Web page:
Looking north on High Street from the corner of Essex Street in Holyoke, around 1910-1915. Image from Illustrated & Descriptive Holyoke Massachusetts.
The scene in 2017:
In the northern part of downtown Holyoke, much of High Street has remained well-preserved, with entire blocks that have hardly been changed since they were developed in the second half of the 19th century. However, this is not the case further to the south, where newer buildings and vacant lots are a more common sight. This block, between Essex and Appleton Streets, has a small group of historic buildings at its northern end, but the southern part of the block, seen here in the foreground, is hardly recognizable from the first photo.
The most prominent building in the first photo is the eight-story LaFrance Hotel, which occupies much of the right side of the scene. It was built in the first decade of the 20th century, and was originally owned by Louis A. LaFrance, a French-Canadian immigrant who became a prominent figure in Holyoke’s real estate and construction business. The LaFrance Hotel was among his most notable properties, and was designed by local architect William B. Reid. It was also among the tallest buildings in the city, towering above the other commercial blocks on High Street, which generally ranged from two to six stories.
Further in the distance, at the corner of Appleton Street, is a pair of six-story buildings that were constructed a few years earlier in the 1890s. The narrower of these two is the red brick McLean Building, and just beyond it is the yellow brick Senior Block, which extends to Appleton Street. Diagonally across from the Senior Block is the turreted YMCA building, which is visible just to the left of the trolley in the distance of the first photo. This was probably the most historically-significant building in the scene, as it was the place where, in 1895, William G. Morgan invented the game of volleyball.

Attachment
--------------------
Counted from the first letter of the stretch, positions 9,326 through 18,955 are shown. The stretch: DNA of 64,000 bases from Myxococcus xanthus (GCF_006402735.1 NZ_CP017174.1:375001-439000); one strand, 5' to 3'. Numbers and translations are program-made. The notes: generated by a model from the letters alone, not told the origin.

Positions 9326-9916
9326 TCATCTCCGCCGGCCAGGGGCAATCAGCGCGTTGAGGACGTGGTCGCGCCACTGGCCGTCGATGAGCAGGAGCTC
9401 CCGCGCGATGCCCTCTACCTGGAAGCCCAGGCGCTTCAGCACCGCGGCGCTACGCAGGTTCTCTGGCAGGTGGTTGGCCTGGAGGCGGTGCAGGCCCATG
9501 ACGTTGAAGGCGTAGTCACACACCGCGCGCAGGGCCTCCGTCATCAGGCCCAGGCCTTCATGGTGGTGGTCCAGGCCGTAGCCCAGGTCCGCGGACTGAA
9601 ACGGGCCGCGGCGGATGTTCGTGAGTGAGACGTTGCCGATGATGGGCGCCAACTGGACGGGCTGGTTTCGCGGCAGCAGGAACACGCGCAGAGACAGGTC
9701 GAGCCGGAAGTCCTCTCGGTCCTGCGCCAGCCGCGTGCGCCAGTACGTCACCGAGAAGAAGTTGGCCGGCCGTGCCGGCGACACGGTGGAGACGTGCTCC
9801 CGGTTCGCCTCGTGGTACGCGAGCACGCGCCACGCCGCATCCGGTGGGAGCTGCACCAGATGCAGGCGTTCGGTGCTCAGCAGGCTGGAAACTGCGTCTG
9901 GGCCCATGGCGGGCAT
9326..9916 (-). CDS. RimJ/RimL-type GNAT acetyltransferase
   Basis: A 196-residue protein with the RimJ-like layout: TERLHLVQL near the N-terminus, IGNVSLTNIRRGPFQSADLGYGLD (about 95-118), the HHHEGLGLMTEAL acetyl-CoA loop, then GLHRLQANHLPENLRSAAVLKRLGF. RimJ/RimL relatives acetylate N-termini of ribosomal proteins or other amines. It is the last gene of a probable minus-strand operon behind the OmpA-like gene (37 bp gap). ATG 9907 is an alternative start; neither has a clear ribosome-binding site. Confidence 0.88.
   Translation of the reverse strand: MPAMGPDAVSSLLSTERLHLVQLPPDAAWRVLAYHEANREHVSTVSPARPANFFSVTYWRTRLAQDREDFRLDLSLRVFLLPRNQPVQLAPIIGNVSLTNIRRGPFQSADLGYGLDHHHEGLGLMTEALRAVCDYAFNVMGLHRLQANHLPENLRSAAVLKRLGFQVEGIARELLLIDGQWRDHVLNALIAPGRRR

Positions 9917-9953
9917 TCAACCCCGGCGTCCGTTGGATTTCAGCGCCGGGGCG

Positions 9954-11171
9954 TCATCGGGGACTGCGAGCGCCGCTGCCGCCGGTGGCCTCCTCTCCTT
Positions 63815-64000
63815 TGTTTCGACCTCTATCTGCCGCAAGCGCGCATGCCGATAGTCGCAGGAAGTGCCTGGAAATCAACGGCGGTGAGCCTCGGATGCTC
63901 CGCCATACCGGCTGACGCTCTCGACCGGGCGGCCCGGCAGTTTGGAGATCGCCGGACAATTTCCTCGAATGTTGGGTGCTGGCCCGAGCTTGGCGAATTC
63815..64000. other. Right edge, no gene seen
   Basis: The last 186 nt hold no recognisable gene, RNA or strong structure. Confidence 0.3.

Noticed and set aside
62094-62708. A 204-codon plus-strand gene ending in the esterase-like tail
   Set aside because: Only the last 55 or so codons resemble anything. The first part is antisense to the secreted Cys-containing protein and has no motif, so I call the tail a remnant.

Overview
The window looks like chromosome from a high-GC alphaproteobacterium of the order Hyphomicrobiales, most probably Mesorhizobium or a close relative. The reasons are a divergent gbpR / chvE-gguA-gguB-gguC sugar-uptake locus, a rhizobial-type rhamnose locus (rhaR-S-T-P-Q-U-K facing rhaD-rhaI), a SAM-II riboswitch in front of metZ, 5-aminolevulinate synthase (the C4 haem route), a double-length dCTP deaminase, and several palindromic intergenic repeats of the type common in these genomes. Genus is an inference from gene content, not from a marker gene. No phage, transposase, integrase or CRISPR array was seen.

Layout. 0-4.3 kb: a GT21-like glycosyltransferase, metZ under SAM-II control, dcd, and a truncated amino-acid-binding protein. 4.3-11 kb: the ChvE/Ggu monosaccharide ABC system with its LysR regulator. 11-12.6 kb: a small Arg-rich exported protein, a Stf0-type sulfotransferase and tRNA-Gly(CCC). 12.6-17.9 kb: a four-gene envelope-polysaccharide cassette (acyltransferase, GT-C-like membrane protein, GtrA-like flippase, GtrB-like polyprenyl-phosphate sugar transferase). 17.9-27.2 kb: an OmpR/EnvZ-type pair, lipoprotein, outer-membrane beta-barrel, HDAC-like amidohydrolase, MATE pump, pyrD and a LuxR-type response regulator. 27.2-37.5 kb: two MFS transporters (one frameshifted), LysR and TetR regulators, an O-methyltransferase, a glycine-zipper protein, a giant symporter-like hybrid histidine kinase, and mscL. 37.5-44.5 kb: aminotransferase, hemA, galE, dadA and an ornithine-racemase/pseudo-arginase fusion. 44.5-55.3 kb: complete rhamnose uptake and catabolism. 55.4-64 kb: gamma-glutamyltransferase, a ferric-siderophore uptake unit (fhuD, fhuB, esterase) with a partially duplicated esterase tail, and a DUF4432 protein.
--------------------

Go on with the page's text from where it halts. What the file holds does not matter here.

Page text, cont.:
Today, all of the buildings in the foreground of the first photo have either been demolished or altered beyond recognition, and may of the buildings further in the distance are gone as well. Both the McLean Building and Senior Block are still there, but the historic YMCA building across the street was destroyed in a fire in 1943. The LaFrance Hotel, which later became the Essex House, stood here for many years. However, by the early 2000s it was vacant and in poor condition, with bricks regularly falling onto neighboring buildings. It was slated for demolition in 2014, but the process was expedited by a partial collapse that occurred the day before demolition work was scheduled to begin. The rest of the building was subsequently taken down, and the site is now a vacant lot.